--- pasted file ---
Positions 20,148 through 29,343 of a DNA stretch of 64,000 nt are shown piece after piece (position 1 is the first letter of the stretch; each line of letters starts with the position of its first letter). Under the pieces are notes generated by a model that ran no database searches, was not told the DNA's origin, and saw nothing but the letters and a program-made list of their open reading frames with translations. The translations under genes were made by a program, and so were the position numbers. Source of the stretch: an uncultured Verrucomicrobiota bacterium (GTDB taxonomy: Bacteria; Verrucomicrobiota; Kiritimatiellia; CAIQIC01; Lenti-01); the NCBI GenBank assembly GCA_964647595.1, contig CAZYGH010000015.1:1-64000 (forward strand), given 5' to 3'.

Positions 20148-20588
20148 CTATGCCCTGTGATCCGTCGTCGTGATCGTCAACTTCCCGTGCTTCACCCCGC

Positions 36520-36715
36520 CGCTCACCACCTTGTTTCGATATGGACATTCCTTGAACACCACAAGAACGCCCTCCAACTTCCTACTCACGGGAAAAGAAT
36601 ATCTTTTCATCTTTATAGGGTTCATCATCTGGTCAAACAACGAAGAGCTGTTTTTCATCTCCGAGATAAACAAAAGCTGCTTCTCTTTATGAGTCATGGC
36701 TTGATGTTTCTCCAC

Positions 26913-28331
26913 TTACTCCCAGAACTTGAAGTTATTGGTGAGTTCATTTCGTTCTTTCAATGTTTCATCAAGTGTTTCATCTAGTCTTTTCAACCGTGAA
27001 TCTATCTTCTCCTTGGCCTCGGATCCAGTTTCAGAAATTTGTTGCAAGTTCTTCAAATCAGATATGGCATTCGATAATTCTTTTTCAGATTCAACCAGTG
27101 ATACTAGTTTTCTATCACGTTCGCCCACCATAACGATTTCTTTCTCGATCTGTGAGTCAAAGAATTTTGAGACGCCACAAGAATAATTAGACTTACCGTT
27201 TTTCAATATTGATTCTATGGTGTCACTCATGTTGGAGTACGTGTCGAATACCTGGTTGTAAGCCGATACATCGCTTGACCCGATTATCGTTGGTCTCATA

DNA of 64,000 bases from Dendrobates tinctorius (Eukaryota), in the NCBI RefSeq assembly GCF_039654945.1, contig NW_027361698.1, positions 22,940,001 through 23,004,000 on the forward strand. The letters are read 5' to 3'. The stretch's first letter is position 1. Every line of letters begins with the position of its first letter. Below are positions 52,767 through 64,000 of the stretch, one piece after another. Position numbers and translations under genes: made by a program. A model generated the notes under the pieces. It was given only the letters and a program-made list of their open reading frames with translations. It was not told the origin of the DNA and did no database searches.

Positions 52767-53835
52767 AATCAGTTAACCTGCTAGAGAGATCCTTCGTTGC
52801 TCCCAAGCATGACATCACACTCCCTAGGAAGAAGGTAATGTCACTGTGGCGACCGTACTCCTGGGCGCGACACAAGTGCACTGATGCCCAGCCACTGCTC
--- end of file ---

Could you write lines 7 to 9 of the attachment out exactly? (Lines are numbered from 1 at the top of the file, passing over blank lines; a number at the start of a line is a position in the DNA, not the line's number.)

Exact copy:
36701 TTGATGTTTCTCCAC

Positions 26913-28331
26913 TTACTCCCAGAACTTGAAGTTATTGGTGAGTTCATTTCGTTCTTTCAATGTTTCATCAAGTGTTTCATCTAGTCTTTTCAACCGTGAA